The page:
Interview: Kim McLaughlin, The Center for Healing Arts

Written by on June 17, 2009 in Health, Interviews


Winding your way through the transitional neighborhood that houses the Center for the Healing Arts is interesting; beautiful Victorians mixed with run-down factories. However, when you step into the house-turned-office, you know you are in a healing space.

Upon entering the Center, I found the staff preparing for a party. A 27-week birth kept a patient from her baby shower. This caring group of professionals was banding together to remedy the situation.

The practice consists of Kim McLaughlin, Barbara Borchardt and Emily Kuentz, each an acupuncturist with a different specialty, along with Mona Perez, massage therapist, reflexologist and Reiki practitioner.

Q: The Center for the Healing Arts has the attention and respect of the Western medical community, which isn’t always the case with alternative health care. Why?
I think there is a tendency for both Western and Eastern practitioners to believe that their way is the only way. Because of my background as a Pharmacist, I have knowledge and respect for Western medicine.
I worked as an acupuncturist in Dr. Joseph McWherter’s office for six years. Although he has a traditional gynecological practice, he is open to and uses natural remedies and Eastern medicine. My partnership with him solidified my belief that Eastern and Western medicine can work in concert, achieving the best result for the patient.
Many of our patients come to us after they’ve run the gamut of Western medicine. When they get results it is a testament to acupuncture and energy healing.

Q: What do people ask first when considering acupuncture?
Usually they ask if acupuncture can help their particular issue. They’re rightfully skeptical, since they’ve been from doctor to doctor with no relief. We explain that the body is an energetic entity and that correcting energetic imbalances allows the body to heal on its own.
Often they have heard about using acupuncture for the treatment of pain. There is a Chinese saying, “Where there is no stagnation, there is no pain.” We locate the area of pain, thereby locating the area of stagnation, and then release the pent up energy. Sometimes we do that directly, treating the area of pain, and sometimes we do it indirectly, drawing the pain away. Sometimes we use needles and sometimes we use massage or cupping or infrared heat to loosen the area. The stagnation then releases.
The next thing they ask is if it hurts. Most of the time there is no pain sensation. Occasionally someone will feel a little sting with penetration. Often you’ll feel a dull ache or a tickling or warmth as the energy begins moving and opening up.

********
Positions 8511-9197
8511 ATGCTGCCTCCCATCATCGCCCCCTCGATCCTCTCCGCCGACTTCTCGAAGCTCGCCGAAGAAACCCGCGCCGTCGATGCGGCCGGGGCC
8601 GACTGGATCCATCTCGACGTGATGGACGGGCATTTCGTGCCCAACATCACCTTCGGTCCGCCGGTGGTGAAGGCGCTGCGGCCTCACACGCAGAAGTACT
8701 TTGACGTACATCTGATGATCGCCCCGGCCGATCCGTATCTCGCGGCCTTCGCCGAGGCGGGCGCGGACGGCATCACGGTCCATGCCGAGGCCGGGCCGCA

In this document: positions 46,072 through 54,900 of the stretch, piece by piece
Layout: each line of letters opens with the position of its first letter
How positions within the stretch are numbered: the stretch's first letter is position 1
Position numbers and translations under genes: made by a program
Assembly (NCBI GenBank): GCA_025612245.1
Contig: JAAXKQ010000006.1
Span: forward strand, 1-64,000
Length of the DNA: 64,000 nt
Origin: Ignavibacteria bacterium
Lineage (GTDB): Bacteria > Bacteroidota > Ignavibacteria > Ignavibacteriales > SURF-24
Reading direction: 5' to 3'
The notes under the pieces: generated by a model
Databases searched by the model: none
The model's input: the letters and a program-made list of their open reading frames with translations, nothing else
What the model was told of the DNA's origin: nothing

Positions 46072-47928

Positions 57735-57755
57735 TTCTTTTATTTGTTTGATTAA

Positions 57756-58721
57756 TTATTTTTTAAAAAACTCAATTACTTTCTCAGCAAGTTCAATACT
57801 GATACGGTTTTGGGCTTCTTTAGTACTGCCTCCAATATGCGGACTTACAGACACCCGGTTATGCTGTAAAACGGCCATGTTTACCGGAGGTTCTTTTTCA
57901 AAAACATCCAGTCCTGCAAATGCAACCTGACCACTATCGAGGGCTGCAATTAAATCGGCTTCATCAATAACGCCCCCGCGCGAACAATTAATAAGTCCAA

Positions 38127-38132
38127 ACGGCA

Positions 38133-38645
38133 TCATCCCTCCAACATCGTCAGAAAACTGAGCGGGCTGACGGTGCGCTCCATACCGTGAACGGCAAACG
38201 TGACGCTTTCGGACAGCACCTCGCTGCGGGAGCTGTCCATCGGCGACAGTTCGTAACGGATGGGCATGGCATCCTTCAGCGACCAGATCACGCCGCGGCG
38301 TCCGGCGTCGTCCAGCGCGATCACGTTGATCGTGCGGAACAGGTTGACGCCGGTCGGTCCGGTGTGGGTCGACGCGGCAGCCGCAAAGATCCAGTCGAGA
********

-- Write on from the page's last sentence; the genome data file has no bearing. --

Q: What treatments are available at the Center for the Healing Arts?
We use a wide variety of treatments. Mona offers both Swedish and deep tissue massage, Reiki, lymphatic draining, reflexology and guided imagery. Barbara treats pain, infertility, allergies, emotional release and ear stapling for weight loss. Emily is our resident infertility specialist. I like to work with challenging cases and with people who are interested in working on their whole selves: body, mind and spirit. But each of us is trained to treat everything. The beauty of Chinese Medicine is that it treats the body as a whole. We make use of acupuncture, detoxification and infrared saunas, Chinese herbs, homeopathy, essential oils and flower essences.
This isn’t an exhaustive list. We can treat just about anything for which you’d go to a physician: allergies, hormonal issues, depression, anxiety, nervous system issues, chronic illnesses; really anything except for emergency room type issues.

Q: With all these treatments available, how do you diagnose what’s needed?
I start with talking with the patient and asking about their symptoms. With that information, I start to get a picture. After that, I check the tongue and pulses, which carry a wealth of information. Usually, my intuition kicks in during this process and I start to narrow the search for the underlying issue. I make use of kinesiology, or muscle testing, to get to the bottom of the problem. Most of the time we can help the person overcome their issues. However, there are times when our vast resources aren’t what the person needs and I refer them to another practitioner. For instance, to a chiropractor for an adjustment or a physician for a prescription. The most important thing is to get the patient the right kind of help.

Kim McLaughlin has over 25 years in the medical field, first as a Pharmacist, and now as an Acupuncturist and Chinese Herbalist. Kim blends her knowledge of Western Science and practice of Eastern Medicine to diagnose and treat patients as holistically and comprehensively as possible. She practices not only Traditional Chinese Medicine, but also allergy elimination techniques such as NAET, NMT and Bioset as well as the Kauffman technique.
Kim will speak about “Energy Healing” on Saturday, August 8, at 4:30 p.m. at the Fort Worth Wellness Expo. See details in the Expo Program Guide. The Center for the Healing Arts will be exhibiting at the Fort Worth Wellness Expo. Please stop by and meet the staff.
The Center for the Healing Arts is located at 312 West Leuda Street in Fort Worth 76104. The phone number is 817-882-9750 Visit


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